Here, we defined $sendtomail to firstname.lastname@example.org.
After defining the scalar, the programmer can use $sendtomail anywhere into
their code -- and when the program is run, wherever $sendtomail appears,
email@example.com will be inserted.
You can easily identify a scalar variable in a program, because it always starts with a dollar sign (eg:
$sendtomail) and has a definition (e.g.:
Continuing with the above example, let's say the program sends an email to the email address defined in
$sendtomail. The following line tells the program who the email is to.
print MAIL "To: $sendtomail\n";
Later in the program, the programmer can also use:
print "Thank you for your input! Your message has been sent to
Variables, in essence allow you to set a definition once, and use it as many times as you need to.
If you've installed perl programs before, you probably have already seen variables in program setup
(configuration) section. These configuration settings are usually either in a file by itself, or at the
top of the main program file.
By having a group of configuration settings, the programmer makes it very easy to distribute the
program to many different people.
Defining scalars follows a specific format. The dollar sign immediately tells the program that it's
a scalar. Immediately following the dollar sign is an alphanumeric string (never starting with a
number), then an equals sign (=), then the definition, and last, the semi-colon (;). Put all together,
it looks like:
$sendtomail = 'firstname.lastname@example.org';
Notice that in my example, the email@example.com is enclosed in
single quotes ('firstname.lastname@example.org'). Sometimes you'll see a scalar
definition enclosed in double quotes ("admin\@perlarchive.com").
Wait a second, where did that backslash (\) come from? And at other
times, you won't see quotes at all ($total = $subtotal * $taxrate). Uh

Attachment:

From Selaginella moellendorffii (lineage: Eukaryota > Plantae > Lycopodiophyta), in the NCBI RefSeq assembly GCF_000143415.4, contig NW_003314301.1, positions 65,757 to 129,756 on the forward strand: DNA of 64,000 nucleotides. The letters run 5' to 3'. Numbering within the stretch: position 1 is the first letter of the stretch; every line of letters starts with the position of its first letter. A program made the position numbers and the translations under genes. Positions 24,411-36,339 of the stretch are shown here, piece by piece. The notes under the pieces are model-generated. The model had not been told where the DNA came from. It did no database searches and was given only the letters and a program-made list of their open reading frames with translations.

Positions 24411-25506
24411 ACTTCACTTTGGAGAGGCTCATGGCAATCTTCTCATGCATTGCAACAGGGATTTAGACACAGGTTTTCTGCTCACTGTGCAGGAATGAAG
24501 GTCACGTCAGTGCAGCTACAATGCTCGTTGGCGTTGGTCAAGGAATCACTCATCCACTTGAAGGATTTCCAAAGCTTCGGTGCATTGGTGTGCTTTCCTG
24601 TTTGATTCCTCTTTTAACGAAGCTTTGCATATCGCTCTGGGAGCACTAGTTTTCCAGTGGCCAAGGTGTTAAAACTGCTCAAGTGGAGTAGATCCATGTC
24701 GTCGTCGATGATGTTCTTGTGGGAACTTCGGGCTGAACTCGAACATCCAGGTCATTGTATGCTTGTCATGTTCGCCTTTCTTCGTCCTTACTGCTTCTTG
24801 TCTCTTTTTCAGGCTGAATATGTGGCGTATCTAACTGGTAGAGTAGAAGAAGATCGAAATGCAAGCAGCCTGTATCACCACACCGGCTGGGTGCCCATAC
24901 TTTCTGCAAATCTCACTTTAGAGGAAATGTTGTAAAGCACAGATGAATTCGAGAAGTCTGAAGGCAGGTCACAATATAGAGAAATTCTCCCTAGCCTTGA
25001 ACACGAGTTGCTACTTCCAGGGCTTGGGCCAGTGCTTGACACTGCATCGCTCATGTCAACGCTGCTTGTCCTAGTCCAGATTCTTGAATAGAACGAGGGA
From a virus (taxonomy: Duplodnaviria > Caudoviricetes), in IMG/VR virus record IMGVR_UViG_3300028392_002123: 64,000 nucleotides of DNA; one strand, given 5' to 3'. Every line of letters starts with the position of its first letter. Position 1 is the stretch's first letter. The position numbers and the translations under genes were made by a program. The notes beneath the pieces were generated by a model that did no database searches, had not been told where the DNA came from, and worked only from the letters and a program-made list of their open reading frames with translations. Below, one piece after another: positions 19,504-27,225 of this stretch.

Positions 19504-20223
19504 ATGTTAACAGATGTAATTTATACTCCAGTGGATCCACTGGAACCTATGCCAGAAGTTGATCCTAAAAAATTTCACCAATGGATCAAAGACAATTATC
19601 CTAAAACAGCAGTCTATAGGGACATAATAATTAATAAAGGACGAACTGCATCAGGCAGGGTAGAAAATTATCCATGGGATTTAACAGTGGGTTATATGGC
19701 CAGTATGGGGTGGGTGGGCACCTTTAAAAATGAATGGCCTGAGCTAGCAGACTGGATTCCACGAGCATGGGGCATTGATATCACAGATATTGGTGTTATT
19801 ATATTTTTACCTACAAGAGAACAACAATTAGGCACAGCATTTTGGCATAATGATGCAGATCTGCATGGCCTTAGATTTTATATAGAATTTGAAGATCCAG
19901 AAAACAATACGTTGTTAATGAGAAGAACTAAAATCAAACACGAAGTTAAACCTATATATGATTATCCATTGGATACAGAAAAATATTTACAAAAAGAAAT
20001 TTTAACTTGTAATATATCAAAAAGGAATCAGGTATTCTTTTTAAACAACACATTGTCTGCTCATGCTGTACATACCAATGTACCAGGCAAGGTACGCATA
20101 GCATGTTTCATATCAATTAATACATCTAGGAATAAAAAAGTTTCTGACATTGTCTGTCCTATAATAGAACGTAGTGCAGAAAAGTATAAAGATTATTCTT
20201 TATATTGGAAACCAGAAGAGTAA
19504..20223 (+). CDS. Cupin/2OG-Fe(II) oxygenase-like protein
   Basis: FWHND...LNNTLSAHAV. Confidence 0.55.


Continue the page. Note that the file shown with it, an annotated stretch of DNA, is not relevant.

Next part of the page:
oh… (There are others, too, but they're used for actual programming and beyond the scope of this article.)
Because Perl is such a robust language, it takes into account the different types of data
you want to store in your scalars. Let's start with text.
Text is any alphanumeric string which can also include any special character
(~!@#$%^&*()_). Because perl uses some of these special characters (such
as the $ that goes in front of a scalar), we need to tell perl "Even
though there's a special character here, don't do anything special with it - just display it!".
3 of the most common special characters perl uses to define/retrieve data:
$ tells perl it's a scalar
@ tells perl that it's an array (in part 2)
% tells perl that it's a hash (in part 3 Next issue)
Now that we know this, we just need to know how to tell perl not to interpret these special characters.
There are 2 ways:
- Enclose the scalar definition in single quotes. The single quotes tell perl to treat the string
literally, and not to interpret it.
$sendtomail = 'email@example.com';
- If using double quotes, escape the offending characters with a backslash
$sendtomail = "admin\@perlarchive.com";
Well, what if you wanted to use a single quote (aka apostrophe ') inside a scalar definition that's
enclosed in single quotes? Easy, just escape the apostrophe using a backslash.
$blah = 'It\'s a perl scalar variable.';
The single (or double) quotes are at the beginning and at the end of the definition to mark the start
and end of the definition. If you do not escape the repeated quote
('It's a perl scalar variable.') or double quote
("He said "a what?""), perl will think you're done where the apostrophe (or
double quote) appears. So what do you think will happen if perl thinks that
$blah = 'It'
is your complete scalar and
s a perl scalar variable.';
is just hanging out at the end?
Ha! Crash and burn it will, and produce a lovely "Internal Server Error", a completely misleading error
message which just means that perl didn't like something in the code.
Numbers are easy. They typically don't even need to have any quotes around them, even when performing
$month = 12;
$total = $subtotal * tax;
If, however, you wanted a full, formatted date (9/1/1999), it would need to be treated as "text". The
slashes would simply tell perl to performs multiple divisions.